Matching Ohms on Passive Speakers and Power Amplifiers

Matching ohms can be a complicated process! If you get it wrong, you run the risk of blowing your speakers or your power amp.

When choosing the power amplifier for your passive speakers you need to ensure you match the power of each correctly.

First, look at the technical spec of your passive speakers. Note whether they're rated at 4 Ohms or 8 Ohms (it will most often be 8). Now find the power rating of the speaker in RMS (not total or peak).

If you are using two passive speakers, 200 watts RMS per speaker at 8 Ohms, you will need a stereo power amplifier rated at 200 watts per channel RMS at 8 Ohms or just over. it should not be under. Some people prefer to give it a little more head room, and it will depend a little on the make of the equipment too. Sometimes the speaker manual will give a recommendation for the correct model of the same brand power amp so it's worth checking there first.

 If you are connecting more than two speakers to the power amplifier this changes. If you plan to run four passive speakers from one power amplifier, you sum the power of the speakers each side (e.g. 200+200 watts RMS = 400 watts RMS) and you halve the resistance (e.g. 8 Ohms/2 = 4 Ohms). So you will need a stereo power amplifier capable of 400 watts RMS @ 4 Ohms per channel, maybe a little more, but never under.

In this example the speakers must be connected in parallel. You would connect the left output from the power amplifier into left speaker one, and out from left speaker one's output into left speaker two. Then repeat on the right.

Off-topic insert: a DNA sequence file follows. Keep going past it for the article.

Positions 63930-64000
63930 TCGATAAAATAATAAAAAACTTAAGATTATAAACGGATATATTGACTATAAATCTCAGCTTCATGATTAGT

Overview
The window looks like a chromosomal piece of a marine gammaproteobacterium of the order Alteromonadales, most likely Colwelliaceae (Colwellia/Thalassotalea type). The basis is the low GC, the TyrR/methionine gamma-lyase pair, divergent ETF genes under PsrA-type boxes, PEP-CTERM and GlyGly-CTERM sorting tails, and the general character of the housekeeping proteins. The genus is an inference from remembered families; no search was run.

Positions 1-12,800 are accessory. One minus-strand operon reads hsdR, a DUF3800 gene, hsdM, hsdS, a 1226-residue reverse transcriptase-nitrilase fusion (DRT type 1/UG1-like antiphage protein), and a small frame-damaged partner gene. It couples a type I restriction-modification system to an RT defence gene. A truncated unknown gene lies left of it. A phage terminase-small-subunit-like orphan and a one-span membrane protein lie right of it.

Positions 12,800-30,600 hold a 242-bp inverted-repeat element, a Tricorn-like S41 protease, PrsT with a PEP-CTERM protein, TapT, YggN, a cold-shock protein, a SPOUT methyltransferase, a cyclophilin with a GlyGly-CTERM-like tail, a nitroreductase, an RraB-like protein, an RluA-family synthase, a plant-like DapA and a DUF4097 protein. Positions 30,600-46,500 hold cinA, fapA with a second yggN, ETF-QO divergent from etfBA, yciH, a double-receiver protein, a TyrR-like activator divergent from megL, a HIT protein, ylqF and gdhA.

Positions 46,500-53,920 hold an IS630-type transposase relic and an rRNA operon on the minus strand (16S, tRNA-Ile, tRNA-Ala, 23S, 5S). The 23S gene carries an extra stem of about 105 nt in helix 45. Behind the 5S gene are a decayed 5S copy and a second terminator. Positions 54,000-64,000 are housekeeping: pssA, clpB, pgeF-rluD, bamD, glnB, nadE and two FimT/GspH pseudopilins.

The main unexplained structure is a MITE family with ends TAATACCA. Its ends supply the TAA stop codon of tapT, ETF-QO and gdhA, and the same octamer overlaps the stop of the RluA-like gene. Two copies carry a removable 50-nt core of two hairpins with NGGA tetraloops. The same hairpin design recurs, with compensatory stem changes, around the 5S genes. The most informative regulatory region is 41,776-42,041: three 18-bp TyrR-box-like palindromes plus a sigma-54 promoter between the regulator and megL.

If the speakers are connected in series, then their Ohm ratings are summed which will result in very different power amplifier requirements.

To make it a bit easier for you, we've put together some Passive Speaker Packages with the correct power amplifier to power them safely. If they don't fit the bill just contact us via or fill in our simple enquiry form and we can put together a package just for you.

More reading ...

4 Ohms into 8 Ohms does go ...

Most stereo power amps operate at 4 Ohms per channel. If you connect a 4 Ohm speaker to each channel then you will get the full wattage of the power amp.

However, if you connect 8 Ohm speakers to each channel, the wattage of the power amp will be reduced by around 30%. In terms of perceived loudness, the amplifier will seem about 15% quieter. For example:
Power Amp Speakers Delivered Watts Perceived Loudness
2 x 300W at 4 Ohms 2 x 300W 4 Ohm 600W 100%
2 x 300W at 4 Ohms 2 x 300W 8 Ohm 420W 85%

... but 8 Ohms into 4 Ohms NEVER GOES!

Never, ever connect a PA amplifier into speakers with a lower Ohm rating - this will result in either the amp or speakers (or both) being damaged.

Still confused? Email and we'll try to help!